There has been a lot of chatter regarding emerging media, new media, and how Web 2.0/Web 3.0 will change the world, let alone the practice of advertising as we know it. I am certain that the world, and conventional advertising, will definitely be affected...once effective methods to monetize these new media platforms are determined. If you keep up at all with the trades, you are certainly aware that Google's purchase of YouTube has been terribly unprofitable, to say the least. And it remains to be seen if YouTube will ever provide profits for Google. There is also the constant buzz regarding Twitter: Is Twitter for sale? Are they working on a new business model? Or, is Twitter but a passing fancy?
One thing abundantly clear is that Social Media networks have become the new, untapped vein of gold for advertisers in the digital age. Social Media users freely provide relevant information about themselves which is then used by advertisers to segment them into convenient, targetable groups. Paired with Social Media’s meteoric rise in usage, advertisers are often left scrambling to hastily build strategies to reach this audience unobtrusively.
While all of this action (or perceived action) is exciting, the current trend seems to be more about making a buzz than making a buck, with a few exceptions:
In December 2008, Internet News reported that Dell produced over a million dollars in sales by offering discounts to consumers that followed Dell on Twitter. And while these sales accounted for but a drop in the bucket compared to their overall revenue ($61 Billion in 2008), it is evident that while Twitter’s not able to monetize their service, Dell had no problem doing so.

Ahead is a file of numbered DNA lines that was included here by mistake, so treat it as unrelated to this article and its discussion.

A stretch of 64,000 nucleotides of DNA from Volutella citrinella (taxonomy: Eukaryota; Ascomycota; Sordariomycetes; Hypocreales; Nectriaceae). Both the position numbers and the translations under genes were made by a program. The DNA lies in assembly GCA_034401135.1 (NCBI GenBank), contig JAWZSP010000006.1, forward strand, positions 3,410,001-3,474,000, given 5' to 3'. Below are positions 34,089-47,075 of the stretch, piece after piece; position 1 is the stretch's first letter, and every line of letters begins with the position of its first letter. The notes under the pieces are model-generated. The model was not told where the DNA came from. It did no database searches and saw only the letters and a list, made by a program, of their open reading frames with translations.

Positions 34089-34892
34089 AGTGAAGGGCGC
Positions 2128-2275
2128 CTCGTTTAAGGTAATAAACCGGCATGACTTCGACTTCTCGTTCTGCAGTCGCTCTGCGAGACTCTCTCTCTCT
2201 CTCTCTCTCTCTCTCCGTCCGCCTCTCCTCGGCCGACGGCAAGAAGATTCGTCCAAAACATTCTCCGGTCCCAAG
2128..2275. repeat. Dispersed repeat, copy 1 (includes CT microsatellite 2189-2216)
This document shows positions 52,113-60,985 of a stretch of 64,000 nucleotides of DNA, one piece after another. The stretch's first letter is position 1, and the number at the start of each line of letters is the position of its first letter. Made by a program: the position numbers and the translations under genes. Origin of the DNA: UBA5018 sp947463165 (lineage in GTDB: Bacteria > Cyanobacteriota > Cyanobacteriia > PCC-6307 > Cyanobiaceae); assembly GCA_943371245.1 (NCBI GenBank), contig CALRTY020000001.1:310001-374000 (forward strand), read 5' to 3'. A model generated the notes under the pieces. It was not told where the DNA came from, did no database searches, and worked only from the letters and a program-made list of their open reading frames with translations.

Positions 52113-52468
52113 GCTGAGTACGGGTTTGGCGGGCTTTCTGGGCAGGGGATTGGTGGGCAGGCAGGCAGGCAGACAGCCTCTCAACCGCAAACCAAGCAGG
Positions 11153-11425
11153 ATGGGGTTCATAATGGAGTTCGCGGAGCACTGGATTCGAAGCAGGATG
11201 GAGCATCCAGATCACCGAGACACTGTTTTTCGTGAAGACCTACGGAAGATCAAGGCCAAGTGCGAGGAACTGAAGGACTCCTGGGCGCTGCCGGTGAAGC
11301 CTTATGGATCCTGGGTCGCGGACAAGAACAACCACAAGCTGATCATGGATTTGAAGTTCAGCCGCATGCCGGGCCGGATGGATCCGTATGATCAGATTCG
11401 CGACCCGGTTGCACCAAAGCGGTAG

So, while most are playing catch-up, there are shining examples of advertisers and agencies that are ahead of the curve, positioning themselves to lead by example rather than yammering on about what they plan to do. Take, for instance, Lisa P. Maxwell (LPM) in Chicago. Visible, LPM's web development arm, created LPM's new Flash site, and fitted it with webcams at each employee’s desk. Anytime during the day, a client, prospective client, or curious web-surfer can click on one of the employee "cam profiles" and chat in real time with the employee. The site lets you know which person is available to chat via the use of two buttons that highlight the web cam images (green=available). Depending on the time of day, you might find yourself talking to the Creative Director, New Business Manager, or even a copywriting intern. It is actually quite fun to talk to this captive audience…they seem to be an intelligent bunch willing to answer most questions. I spoke to one of the Account Managers this morning about working at LPM and being on camera, and she said that they’ve had fantastic reviews. She also said that the best thing about LPM was “the people.”The point of this viral “experiment” is to increase traffic to LPM's site via non-traditional methods, and in this sense, it has been a qualified success, adding 1500+ visits during the first month of operation. It’s not clear if any new business leads have been generated virally, but as with many viral endeavors, it may take some time. However, if I was marketing director looking for an agency to lead my business into the intricacies of social/emerging media marketing, I would certainly add Lisa P. Maxwell to the top of the list.
Some agencies lead. Others talk. And the rest just don’t get it.